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Have you ever wondered how fast your legs should be spinning on the bike? Stick around as we go through the difference between high and low cadence.
How fast should I be spinning?
It will depend on the person’s stability and comfortability with his bike. Most people will be around 90 to 95. But that does not mean that it is any better or worse to anyone. Here is a measurement to describe which cadence you fall in:
- Very slow: 50 – 70 RPM
- Slow: 70 – 80 RPM
- Moderate: 80 – 90 RPM
- Fast: 90 – 100 RPM
- Very Fast: 100 – 110 RPM
- Extremely Fast: 100+ RPM
If your RPM is anything under 90, you are considered as low cadence, and if it is more than 90, then you are a high cadence.
In this article, you will identify whether you are a masher – low cadence or a spinner – high cadence and the difference between high and low cadence.
High cadence happens when you take the load off of your muscles, and it does not beat them up nearly as much because your legs do not have as much resistance on the pedals.
It puts most of the pressure on your cardiovascular system, your lungs, and your heart. What you will end up happening is probably be breathing more massive, and your heartbeat will be a little bit higher.
Your heart and lungs can take frequent suffering for long periods, while your muscles will fatigue relatively quickly.
This approach is often useful for long endurance events because when your muscles are getting broken down in long endurance events, you are setting yourself up for either a bad run or a bonk later in the bike and a massive drop-off in power.
Spinning fast in a low gear allows you to have high-speed accelerations because you can hit up your cadence even more to boost your speed.
It is not commonly accepted as the best method because there are a lot of great cyclists that have a cadence in the high 80s and the low 90s. These are often referred to as mashers on the pedal or low cadence.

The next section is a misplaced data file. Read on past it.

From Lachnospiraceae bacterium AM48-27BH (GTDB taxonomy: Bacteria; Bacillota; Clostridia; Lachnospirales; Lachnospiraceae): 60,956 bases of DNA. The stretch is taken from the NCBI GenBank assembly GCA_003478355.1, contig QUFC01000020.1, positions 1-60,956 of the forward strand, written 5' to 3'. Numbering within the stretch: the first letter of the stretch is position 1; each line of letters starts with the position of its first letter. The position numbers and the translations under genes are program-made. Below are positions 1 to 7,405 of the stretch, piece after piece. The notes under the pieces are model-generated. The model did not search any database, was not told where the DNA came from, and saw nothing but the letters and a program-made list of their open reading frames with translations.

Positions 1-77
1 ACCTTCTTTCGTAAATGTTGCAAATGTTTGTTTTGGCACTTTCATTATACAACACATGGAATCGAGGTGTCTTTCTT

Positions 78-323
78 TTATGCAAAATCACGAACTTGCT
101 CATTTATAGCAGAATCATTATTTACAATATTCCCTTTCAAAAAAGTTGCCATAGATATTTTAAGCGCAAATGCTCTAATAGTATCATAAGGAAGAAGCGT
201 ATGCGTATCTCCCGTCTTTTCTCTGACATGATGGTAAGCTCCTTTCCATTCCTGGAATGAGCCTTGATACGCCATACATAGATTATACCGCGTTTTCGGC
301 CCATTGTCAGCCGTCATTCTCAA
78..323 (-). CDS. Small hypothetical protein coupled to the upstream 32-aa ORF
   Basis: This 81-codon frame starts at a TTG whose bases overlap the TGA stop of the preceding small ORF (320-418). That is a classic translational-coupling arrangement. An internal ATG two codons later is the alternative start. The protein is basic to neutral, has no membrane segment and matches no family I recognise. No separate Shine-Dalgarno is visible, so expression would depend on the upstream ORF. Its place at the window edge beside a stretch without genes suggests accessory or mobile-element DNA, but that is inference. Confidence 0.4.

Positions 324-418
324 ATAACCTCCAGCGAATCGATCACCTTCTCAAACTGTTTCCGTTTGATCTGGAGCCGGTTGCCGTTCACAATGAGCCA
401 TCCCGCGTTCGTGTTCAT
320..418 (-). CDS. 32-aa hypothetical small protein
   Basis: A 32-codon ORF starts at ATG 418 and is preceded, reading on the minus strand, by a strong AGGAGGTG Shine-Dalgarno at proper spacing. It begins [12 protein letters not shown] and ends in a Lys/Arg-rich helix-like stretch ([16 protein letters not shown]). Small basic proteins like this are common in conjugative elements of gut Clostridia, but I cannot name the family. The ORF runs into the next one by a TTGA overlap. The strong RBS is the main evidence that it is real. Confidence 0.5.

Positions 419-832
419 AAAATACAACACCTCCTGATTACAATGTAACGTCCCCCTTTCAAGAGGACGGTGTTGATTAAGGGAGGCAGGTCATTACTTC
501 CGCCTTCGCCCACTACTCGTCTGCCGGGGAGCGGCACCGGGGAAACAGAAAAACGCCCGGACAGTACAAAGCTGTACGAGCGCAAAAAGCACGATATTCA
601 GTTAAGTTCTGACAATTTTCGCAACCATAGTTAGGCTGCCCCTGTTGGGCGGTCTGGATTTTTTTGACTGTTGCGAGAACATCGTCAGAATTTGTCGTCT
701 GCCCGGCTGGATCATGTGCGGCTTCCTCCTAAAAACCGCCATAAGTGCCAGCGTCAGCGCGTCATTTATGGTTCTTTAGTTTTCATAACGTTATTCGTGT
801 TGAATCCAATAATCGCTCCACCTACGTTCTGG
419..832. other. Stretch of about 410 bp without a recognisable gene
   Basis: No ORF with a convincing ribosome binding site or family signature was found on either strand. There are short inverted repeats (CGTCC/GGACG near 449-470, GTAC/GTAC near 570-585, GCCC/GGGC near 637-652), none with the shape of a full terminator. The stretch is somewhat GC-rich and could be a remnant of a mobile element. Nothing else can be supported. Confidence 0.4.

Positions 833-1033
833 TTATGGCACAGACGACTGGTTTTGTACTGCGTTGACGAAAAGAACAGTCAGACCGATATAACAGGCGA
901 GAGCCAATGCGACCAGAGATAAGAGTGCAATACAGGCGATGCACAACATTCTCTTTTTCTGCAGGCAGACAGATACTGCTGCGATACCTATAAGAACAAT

The benefit of having a lower cadence is that you can probably put out a fair bit more power because the pressure on the pedals is in a higher gear. You are pushing harder. You are putting out more with your muscular system.
Your heart rate is going to be lower, and you are not going to be breathing nearly as heavy as you would with a high cadence.
If you are a low cadence riding in a hard gear taxes your skeletal muscles, if your legs are enormous and powerful, this will work for you.
The chances are that you are presumably going to be a little bit faster, but it is going to be at the risk of having a terrible disaster later in the bike if your legs have been beaten up too much on the bike and you are stiff or tired of the run.
The best thing you can make is try both cadences and see what works for you. The only means to do this is by performing a time trial multiple times, using a different cadence each time.
You can also do this by training a lot and see how your body reacts. You need to prepare a lot. You need to go for a long ride for both high and low cadence. You need to make short trips for both high and low cadence. Do brick workouts after a low or high cadence bike.
See where your body reacts better. See if you are ready to run after and see how the run goes when you are doing a brick workout. See how it feels afterward. Because, even if you have tested everything, you might find yourself having a natural rhythm to your cadence that you find better for you.
If there is one thing that makes you feel like you should go up to your cadence or drop it down a little bit to the point where you are taxing your muscles and cardiovascular system in the 90 to 95 cadence range, then you can do it.
You will end up doing that by controlled workouts where you are watching your cadence and accurately hitting the power zones. If you can hit those same power zones, make sure to do it with the specific cadence that you are trying to build.
What is going to happen is, the more you do it, the easier it will feel.
And gradually, if you are at a very high cadence, your cadence will come down and feel a little bit more natural within the range of 90 to 95; or if you have a super low cadence, you can bring it up into the range of 90 to 95 if you strive harder.
Both cadences will vary depending on a person’s stamina, stability, and comfortability with their bike which will make them faster during their race.
The right cadence is different for everyone and will vary depending on the terrain. So, you do not have to freak out about having the same cadence with others.
With that being said, if it will make you feel uncomfortable doing a high cadence, hence you are a low cadence person, or if you are a high cadence person but trying to pursue a low cadence, then do not do it.
It will only make you feel horrible.
As far as cadence goes, I hope that this article will help you to understand where the most of the field in triathlons is and what it means to your body whether you are low and mashing or high and not putting out nearly as much power as you can be.